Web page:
My friend and mentor Martin Cullen passed away this week. What a terrible loss. I placed one phone call in 2004 looking to book a place on Martin’s 8-mile sea swim…and it led to twelve great years of marathon swimming and contributing to the sport.
Ireland had a successful and proud marathon past when Martin took the baton of leadership. He kick started much of the marathon craze that we enjoy today in Ireland. I like to think that he passed that baton to me a few years ago – and that he enjoy seeing it continue to grow.
We will miss you. The picture shows Martin…in the center “far back” with his growing group of English Channel soloers at a 2011 party.
Below are the words of a presentation from nearly ten years ago…
In the last few years, there has been a huge growth in the interest and participation of open water swimming generally in Ireland and especially in Munster. We believe that Martin is one of the individuals who contributed directly to our recent growth.
He encouraged inclusion and hence opened the sport, managed two annual key events and put an unbelievable number of people in the English Channel which garnered more positive press than the rest of Irish swimming combined.
Let me explain each of these:
Encouraged inclusion and hence opened the sport: Martin welcomed swimmers from outside the strict confines of Swim Ireland clubs including those in wetsuits. We took his lead and participation in Munster swims has increased by a factor of 5. These new swimmers are also the most fun to watch as they set new personal distance records and draw large groups of cheering family and friends.
Managed two annual key events: Inisbofin and Killary are Martin’s creation and annual burden. He secured insurance from charities, recruited swimmers, secured safety boats and hosted fantastic proper after-swim dinners. In Munster, we saved the 2005 Lee Swim at the last minute by taking his lead and securing insurance from the Lions Club. Martin then touched and motivated a new group of Munster open water organisers who have given the original team of Joe Donnelly, Steven Black and Terry Fleming some relief. This has led to an explosion of new events. We had over 200 local open water swims on our schedule in 2006 up from about 5 in 2002.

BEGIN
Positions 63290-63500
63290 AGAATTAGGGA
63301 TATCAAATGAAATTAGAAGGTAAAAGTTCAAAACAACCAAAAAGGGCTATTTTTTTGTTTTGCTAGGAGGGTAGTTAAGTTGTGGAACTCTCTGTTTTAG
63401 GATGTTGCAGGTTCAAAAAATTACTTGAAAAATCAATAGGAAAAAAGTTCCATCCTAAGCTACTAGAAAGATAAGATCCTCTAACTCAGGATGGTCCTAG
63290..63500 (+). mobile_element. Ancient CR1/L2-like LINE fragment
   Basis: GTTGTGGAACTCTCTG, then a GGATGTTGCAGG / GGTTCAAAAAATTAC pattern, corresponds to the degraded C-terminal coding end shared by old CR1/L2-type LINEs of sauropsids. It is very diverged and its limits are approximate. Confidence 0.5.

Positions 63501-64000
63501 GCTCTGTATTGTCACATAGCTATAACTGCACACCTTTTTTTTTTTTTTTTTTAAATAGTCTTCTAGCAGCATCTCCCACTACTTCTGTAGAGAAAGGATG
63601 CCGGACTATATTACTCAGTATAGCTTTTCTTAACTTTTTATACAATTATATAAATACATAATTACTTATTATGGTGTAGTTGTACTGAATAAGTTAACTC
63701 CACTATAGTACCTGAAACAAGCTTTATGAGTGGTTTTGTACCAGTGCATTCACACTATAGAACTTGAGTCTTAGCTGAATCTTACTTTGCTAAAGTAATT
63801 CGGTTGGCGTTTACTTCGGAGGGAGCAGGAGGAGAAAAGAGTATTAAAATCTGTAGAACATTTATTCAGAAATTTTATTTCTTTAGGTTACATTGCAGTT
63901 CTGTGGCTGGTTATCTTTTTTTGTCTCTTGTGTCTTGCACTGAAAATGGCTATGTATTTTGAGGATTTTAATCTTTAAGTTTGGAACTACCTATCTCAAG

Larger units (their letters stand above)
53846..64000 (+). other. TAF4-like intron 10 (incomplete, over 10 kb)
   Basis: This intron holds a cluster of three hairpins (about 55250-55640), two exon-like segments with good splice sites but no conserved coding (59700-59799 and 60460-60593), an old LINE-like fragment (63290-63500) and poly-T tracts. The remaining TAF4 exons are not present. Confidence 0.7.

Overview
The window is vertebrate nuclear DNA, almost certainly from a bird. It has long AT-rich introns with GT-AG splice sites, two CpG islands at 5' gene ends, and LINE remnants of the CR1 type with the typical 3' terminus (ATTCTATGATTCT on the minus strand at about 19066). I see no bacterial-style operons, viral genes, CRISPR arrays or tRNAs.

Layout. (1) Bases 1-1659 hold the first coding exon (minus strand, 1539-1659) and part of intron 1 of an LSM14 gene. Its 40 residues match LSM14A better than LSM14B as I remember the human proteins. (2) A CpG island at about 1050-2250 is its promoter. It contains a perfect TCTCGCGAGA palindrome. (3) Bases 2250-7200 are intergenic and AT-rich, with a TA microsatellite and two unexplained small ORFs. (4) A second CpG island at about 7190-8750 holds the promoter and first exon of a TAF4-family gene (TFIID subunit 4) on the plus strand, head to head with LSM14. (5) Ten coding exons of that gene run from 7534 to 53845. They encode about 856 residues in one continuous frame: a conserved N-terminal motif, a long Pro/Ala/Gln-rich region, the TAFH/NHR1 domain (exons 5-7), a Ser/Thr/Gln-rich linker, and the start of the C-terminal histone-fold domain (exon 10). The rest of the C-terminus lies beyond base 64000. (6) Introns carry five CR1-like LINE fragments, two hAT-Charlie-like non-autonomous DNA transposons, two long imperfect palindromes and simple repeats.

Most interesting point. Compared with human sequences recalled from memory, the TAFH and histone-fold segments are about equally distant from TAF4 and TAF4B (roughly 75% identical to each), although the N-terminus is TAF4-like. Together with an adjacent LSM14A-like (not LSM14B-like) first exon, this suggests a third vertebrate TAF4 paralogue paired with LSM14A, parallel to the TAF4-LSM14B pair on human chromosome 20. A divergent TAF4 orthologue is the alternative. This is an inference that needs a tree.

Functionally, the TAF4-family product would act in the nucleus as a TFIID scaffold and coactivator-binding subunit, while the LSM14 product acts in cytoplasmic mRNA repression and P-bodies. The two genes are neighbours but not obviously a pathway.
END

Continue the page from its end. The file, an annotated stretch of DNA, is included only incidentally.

Put an unbelievable number of people in the English Channel: Martin organised 18 swimmers from Ireland in 3 over-and-back relays in 2004. These included two previous Channel soloists and two who would use the relay as a springboard to 2006 solo success. Martin inspired another 30 relayers in 2005 and along the way inspired three Cork Channel soloists. 2006 was the year of the Irish in the English Channel: 30 relayers and 6 soloists. All but one of the soloists was a direct result of a Martin Cullen action. In addition to organising, Martin swam in the relays both years. The follow on in 2006 was another Cork English Channel soloer and a 3-person one-way relay – the manager having learned as a swimmer on the 2005 relay! The follow on in 2007 is a confirmed solo aspirant and a 4 person relay – deposit sent and soon an under-age relay.
Garnered more positive press than the rest of Irish swimming COMBINED: Look back at the past few years of press coverage of Irish Swimming. The negative coaching scandal and CEO controversy dominated the news until the English Channel swimming caught the public’s imagination. This had lead to major TV, radio, newspaper and magazine coverage – again mostly around the group that Martin touched and motivated.
Martin was the leader, teacher and motivator.
I speak for all those in Munster who you touched personally and those new open water swimmers who enjoy the results of your contribution. You gave our sport a positive push when it needed it most and you leave in Munster better long distance swimmers, new events, a receptive press and perhaps most importantly a new group of organisers with new energy.
I am proud to be one of these better long distance swimmers and new organisers.
It begins, “So sad to hear today of the passing of a giant of Open Water Swimming. Martin Cullen was a friend, mentor, trainer, confidant and a bit of a rogue. He took swimmers under his wing and helped them to reach their dreams. I am one of those swimmers and I owe so much of what I have achieved in the sport to Martin. His impact on the sport has been immense. He organised, he assisted, he developed, he encouraged, he commiserated and then pushed you on to try harder…“
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